Species List
Classification of Crocodilians

CLASSIFICATION | FUTURE TRENDS | HOW MANY SPECIES? | OTHER DEBATES
REFERENCES | SPECIES LIST


1. CLASSIFICATION

2. FUTURE TRENDS

3. NO. OF SPECIES?

4. OTHER DEBATES

5. REFERENCES



WANT MORE DETAIL? CHECK OUT KING & BURKE 1997
Link to King & Burke 1997
CROC CHECKLIST



READ THE DEBATE ABOUT CAIMAN CLASSIFICATION
Link to Brian Warren's Caiman Taxonomy discussion
CAIMAN TAXONOMY



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SPECIES LIST
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Estuarine crocodile


CURRENT CLASSIFICATION

If you thought that classifying crocodiles was easy, think again. There has been a lot of confusion over crocodilian taxonomy for decades, and the debate is still very lively!

Traditionally, the relationships between various species have been described using "Linnean ranks", which places organisms into increasingly specialised groups depending on their apparent shared characteristics. For example, crocodiles are covered in scales, have four legs and a tail, and bask in the sun. This is very similar to a green iguana, and hence both have been classified as reptiles, or more specifically the Class Reptilia. However, crocodiles are clearly physically different to green iguanas in other ways, show different behaviours, and live in totally different ecosystems. To reflect this, green iguanas are placed in the Order Squamata, and crocodiles are placed in the Order Crocodylia.

Taxonomists, however, do not necessarily agree on which species are more closely related to which others, and naming conventions can vary. Revision takes place all the time, which often makes matters more convoluted and leaves interested observers wondering just what to believe. The most recent revision and review of the Linnean system for crocodilians was undertaken by King & Burke (1997) (see link to left if you want to read it), and they classified crocodilians as follows:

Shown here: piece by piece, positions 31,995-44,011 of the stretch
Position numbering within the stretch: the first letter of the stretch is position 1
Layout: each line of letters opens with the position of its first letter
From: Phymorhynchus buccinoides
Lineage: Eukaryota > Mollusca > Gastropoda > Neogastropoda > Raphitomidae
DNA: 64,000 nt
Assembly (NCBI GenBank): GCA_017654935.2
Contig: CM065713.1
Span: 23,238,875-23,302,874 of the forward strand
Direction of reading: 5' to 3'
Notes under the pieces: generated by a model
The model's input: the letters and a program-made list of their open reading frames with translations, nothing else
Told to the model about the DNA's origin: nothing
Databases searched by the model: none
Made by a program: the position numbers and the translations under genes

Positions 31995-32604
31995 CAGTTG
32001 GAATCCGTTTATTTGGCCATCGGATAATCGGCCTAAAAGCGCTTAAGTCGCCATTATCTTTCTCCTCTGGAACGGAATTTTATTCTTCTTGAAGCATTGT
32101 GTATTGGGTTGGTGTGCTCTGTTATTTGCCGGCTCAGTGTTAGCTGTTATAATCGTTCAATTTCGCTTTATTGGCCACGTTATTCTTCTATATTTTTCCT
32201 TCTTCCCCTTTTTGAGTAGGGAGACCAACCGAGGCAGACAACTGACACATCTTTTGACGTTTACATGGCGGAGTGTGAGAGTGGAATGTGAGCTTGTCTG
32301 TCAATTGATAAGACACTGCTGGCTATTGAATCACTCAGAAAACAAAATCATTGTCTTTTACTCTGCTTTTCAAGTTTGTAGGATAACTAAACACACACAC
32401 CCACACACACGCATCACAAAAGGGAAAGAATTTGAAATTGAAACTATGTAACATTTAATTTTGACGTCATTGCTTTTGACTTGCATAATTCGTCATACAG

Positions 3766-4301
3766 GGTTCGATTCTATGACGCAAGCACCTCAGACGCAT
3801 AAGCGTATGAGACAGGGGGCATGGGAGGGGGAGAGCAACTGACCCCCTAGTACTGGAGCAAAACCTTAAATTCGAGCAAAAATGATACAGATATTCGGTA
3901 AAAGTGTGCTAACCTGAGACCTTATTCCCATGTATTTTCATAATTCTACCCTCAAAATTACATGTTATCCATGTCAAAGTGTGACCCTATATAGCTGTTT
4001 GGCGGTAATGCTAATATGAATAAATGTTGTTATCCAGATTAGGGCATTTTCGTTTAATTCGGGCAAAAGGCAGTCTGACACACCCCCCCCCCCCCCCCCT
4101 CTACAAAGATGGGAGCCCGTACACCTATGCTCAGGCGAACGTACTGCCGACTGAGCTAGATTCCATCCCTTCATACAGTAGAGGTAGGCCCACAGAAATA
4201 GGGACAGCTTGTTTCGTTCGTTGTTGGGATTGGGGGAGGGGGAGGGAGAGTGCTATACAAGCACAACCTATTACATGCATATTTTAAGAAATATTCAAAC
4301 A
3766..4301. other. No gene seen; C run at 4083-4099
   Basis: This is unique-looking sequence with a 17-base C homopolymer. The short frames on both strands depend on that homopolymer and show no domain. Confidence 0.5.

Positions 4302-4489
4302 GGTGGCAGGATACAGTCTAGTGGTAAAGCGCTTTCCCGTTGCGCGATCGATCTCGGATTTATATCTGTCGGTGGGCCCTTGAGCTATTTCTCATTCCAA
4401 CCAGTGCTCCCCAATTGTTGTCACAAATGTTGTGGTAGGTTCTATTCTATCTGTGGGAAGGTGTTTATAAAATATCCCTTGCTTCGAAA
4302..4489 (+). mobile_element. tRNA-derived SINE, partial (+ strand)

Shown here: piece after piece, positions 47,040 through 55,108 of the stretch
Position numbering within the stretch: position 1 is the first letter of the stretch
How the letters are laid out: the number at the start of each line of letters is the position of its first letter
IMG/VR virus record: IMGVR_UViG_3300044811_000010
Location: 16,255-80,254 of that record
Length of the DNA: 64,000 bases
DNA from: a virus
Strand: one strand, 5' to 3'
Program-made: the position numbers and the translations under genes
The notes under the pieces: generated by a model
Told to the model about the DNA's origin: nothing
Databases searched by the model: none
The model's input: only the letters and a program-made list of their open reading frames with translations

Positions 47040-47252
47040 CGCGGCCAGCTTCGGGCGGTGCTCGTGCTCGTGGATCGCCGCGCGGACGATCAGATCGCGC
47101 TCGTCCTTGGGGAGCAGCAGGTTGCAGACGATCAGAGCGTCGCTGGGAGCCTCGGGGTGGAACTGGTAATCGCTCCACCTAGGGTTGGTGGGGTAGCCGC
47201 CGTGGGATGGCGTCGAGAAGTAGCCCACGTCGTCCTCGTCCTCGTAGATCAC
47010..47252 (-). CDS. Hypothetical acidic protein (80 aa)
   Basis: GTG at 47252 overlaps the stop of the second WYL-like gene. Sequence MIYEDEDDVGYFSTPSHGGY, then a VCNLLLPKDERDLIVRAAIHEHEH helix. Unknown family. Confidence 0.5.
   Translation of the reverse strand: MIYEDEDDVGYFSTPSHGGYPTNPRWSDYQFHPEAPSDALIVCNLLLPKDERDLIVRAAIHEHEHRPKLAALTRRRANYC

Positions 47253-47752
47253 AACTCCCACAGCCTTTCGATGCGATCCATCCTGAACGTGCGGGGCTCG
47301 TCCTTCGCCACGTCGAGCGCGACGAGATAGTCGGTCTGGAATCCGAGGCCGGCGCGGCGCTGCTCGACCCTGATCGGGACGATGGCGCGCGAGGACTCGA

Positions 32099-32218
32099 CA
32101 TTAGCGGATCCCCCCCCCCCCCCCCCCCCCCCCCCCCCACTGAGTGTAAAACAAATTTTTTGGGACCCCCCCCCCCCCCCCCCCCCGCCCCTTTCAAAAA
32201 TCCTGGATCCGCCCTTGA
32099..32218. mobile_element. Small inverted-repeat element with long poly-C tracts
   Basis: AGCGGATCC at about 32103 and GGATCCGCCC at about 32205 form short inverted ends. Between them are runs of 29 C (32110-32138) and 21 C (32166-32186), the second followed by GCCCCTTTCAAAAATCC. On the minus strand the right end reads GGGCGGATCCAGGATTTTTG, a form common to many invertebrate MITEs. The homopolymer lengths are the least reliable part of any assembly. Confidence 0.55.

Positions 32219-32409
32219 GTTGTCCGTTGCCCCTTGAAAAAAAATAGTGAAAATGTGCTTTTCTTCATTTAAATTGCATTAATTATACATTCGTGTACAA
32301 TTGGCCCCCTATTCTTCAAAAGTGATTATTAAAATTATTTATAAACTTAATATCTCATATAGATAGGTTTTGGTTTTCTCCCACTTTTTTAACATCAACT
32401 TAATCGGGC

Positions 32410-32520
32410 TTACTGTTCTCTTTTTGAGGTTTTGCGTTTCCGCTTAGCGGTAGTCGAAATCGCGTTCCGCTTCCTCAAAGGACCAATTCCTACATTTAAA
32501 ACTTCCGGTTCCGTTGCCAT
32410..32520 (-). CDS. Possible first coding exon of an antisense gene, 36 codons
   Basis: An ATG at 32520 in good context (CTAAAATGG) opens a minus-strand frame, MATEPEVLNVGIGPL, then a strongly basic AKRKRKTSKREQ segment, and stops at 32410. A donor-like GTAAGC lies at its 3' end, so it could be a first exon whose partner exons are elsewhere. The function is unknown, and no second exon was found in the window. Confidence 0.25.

CLASS REPTILIA
ORDER CROCODYLIA
FAMILY ALLIGATORIDAE
Genus Alligator
Alligator mississippiensis
Alligator sinensis
Genus Caiman
Caiman crocodilus
Caiman latirostris
Caiman yacare
Genus Melanosuchus
Melanosuchus niger
Genus Paleosuchus
Paleosuchus palpebrosus
Paleosuchus trigonatus
FAMILY CROCODYLIDAE
Subfamily Crocodylinae
Genus Crocodylus
Crocodylus acutus
Crocodylus cataphractus
Crocodylus intermedius
Crocodylus johnstoni*
Crocodylus mindorensis
Crocodylus moreletii
Crocodylus niloticus
Crocodylus novaeguineae
Crocodylus palustris
Crocodylus porosus
Crocodylus rhombifer
Crocodylus siamensis
Osteolaemus tetraspis
Subfamily Tomistominae
Genus Tomistoma
Tomistoma schlegelii
FAMILY GAVIALIDAE
Genus Gavialis
Gavialis gangeticus

Recent discussions in palaeontology have also resulted in the accepted use of another level above families to include extinct forms. This uses the suffix "-oidea" (i.e. Alligatoroidea, Crocodyloidea and Gavialoidea). However, the list of species shown above is perhaps the most widely recognised classification in use today, and is the one adopted by this website. Of course, the story does not end here. Much of the above is now being reappraised through phylogenetic taxonomy, and there are still many debates on areas yet to be adequately resolved with the current system (e.g. whether Tomistoma should be classified with the Crocodylidae or the Gavialidae, which will be discussed here in more detail in a later update).

* NB. King & Burke (1997) actually use the name Crocodylus johnsoni (without a "t") on the basis that it was the original spelling used by Krefft in 1873. However, there is debate over the preferred usage, and johnstoni is widely used (see discussion later).

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